The S.M.S. Königsberg was dispatched to Africa shortly before WW I began. Once war was declared, she began raiding Allied ships in the Indian Ocean. She also heavily damaged a British cruiser in the Zanzibar harbor. She then moved up the Rufiji River and dropped anchor to get away from the English. In what became a game of cat versus mouse, the Königsberg prepared her hiding place to repulse all English attacks. To that end, the crew removed machine guns and small guns from the ship and prepared defensive positions facing the Indian Ocean.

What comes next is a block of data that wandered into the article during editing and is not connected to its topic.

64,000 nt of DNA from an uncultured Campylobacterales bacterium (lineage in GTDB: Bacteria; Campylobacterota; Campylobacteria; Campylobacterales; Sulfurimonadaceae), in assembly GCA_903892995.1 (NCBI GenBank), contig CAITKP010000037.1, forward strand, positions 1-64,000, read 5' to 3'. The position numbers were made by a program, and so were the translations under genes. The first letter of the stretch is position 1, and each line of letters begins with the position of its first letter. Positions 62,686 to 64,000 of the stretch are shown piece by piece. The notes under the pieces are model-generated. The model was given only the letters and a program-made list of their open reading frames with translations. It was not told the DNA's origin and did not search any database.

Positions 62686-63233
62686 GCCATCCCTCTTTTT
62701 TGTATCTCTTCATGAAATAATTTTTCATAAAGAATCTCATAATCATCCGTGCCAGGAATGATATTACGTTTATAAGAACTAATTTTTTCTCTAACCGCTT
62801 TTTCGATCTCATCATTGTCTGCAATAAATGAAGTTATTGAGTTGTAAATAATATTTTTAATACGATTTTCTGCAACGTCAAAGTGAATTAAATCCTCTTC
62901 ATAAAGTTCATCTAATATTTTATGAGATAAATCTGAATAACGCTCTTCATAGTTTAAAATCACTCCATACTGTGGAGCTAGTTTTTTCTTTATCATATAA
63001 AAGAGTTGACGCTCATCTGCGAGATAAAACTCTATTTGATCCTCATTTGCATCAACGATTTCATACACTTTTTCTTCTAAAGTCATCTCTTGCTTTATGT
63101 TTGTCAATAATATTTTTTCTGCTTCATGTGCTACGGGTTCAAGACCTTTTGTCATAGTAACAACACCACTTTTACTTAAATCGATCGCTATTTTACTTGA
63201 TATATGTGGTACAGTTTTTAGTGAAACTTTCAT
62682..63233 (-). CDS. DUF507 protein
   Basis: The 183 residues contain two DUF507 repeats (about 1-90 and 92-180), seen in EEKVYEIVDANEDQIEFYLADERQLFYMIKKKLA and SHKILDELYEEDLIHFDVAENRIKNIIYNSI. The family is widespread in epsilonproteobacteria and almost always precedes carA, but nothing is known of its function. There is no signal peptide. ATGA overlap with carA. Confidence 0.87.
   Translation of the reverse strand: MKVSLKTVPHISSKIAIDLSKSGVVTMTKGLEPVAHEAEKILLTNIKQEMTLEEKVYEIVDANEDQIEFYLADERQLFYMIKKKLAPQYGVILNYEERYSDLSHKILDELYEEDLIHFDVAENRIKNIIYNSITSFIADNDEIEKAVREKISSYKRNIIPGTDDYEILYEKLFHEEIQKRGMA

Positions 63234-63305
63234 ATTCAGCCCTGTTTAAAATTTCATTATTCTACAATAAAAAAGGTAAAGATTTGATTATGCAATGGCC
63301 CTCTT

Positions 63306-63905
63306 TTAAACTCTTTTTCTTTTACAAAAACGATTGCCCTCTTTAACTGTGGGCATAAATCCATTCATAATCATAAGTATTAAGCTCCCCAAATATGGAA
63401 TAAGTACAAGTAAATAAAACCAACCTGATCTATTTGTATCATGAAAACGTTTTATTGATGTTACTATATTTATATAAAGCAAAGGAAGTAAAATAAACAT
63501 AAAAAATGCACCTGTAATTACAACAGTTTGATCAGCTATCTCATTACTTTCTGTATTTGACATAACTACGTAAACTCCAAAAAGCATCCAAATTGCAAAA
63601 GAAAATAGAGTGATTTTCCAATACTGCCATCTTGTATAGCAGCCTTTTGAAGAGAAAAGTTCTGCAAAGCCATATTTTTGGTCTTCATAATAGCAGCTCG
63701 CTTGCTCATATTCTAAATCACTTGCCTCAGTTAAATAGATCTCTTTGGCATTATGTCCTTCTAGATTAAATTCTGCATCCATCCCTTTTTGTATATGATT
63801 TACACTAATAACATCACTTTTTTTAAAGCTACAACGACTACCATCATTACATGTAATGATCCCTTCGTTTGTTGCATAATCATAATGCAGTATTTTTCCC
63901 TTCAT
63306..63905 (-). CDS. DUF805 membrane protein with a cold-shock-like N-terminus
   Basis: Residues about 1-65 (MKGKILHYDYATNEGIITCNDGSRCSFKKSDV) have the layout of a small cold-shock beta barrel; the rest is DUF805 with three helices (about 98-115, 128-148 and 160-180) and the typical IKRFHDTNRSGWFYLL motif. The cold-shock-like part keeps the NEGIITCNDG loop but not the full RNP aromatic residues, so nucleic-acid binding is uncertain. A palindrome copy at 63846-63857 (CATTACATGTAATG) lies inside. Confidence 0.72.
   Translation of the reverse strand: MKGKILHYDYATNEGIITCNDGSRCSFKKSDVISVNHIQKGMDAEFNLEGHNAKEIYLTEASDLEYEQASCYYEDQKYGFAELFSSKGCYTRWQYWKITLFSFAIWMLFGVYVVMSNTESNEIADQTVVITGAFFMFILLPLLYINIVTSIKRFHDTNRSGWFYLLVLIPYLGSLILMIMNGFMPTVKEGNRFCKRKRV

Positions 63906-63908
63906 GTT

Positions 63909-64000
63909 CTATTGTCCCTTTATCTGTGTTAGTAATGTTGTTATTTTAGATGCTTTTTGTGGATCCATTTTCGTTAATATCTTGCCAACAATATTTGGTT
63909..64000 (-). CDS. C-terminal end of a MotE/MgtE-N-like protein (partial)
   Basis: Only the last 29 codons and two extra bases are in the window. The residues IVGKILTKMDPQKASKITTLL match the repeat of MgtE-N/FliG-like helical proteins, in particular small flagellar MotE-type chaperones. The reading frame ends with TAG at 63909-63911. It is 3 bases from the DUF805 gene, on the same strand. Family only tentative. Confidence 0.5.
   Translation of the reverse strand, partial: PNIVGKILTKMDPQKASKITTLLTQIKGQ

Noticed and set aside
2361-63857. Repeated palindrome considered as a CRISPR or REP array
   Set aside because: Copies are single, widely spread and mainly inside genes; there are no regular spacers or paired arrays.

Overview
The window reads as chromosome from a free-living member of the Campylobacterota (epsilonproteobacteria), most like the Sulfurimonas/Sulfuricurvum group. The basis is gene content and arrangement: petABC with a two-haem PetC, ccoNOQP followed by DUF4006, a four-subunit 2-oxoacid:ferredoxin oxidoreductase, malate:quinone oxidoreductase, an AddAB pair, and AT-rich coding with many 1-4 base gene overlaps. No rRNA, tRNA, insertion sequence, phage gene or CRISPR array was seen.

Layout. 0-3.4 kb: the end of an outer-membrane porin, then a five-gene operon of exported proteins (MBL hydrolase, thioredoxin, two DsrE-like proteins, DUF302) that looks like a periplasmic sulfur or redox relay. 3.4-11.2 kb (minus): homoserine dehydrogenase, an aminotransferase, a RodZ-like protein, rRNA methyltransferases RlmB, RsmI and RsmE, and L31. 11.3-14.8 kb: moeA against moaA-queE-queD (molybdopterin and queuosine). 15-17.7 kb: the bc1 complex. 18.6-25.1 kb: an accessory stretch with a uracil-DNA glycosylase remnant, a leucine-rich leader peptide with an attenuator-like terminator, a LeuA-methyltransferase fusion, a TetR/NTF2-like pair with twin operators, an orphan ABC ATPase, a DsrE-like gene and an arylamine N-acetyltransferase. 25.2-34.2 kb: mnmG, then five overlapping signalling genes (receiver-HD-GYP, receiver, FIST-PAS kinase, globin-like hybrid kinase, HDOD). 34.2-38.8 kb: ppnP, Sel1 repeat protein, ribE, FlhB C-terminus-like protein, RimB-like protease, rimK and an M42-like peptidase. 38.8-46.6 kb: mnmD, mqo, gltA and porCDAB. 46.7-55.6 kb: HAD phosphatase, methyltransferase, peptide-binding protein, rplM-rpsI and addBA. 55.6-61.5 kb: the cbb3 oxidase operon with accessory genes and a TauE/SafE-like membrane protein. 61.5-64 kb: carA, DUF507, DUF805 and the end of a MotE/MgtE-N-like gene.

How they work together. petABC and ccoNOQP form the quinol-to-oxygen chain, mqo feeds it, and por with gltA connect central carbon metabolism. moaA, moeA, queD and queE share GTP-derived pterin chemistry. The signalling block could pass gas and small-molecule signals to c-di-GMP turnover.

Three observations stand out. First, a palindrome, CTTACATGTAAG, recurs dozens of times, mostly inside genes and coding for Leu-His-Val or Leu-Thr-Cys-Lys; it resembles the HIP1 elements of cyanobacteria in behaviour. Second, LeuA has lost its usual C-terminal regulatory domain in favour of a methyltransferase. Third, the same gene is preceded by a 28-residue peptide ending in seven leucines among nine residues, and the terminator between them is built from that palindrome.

The English tried their best. The battle lasted from October 1914 through July 1915. The English finally sent two “Monitors” from home with 150mm mortars aboard. They were able to lob in sufficient shells to sink the German ship. The sinking was completed by the German crew. All her guns and other serviceable gear were removed then handed over to Oberstleutnant Paul von Lettow-Vorbeck. These cannons, along with the S.M.S. Königsberg’s surviving crew members, aided von Lettow-Vorbeck until the war’s end. [He was later promoted to Generalmajor and awarded the PLM]. German forces in East Africa never surrendered until after the war ended.
Today we are offering an original postcard of the S.M.S. Königsberg under steam. The Königsberg served as an inspiration to Germans, both in Africa and back in Germany. It was one of WW I’s most unique naval history stories.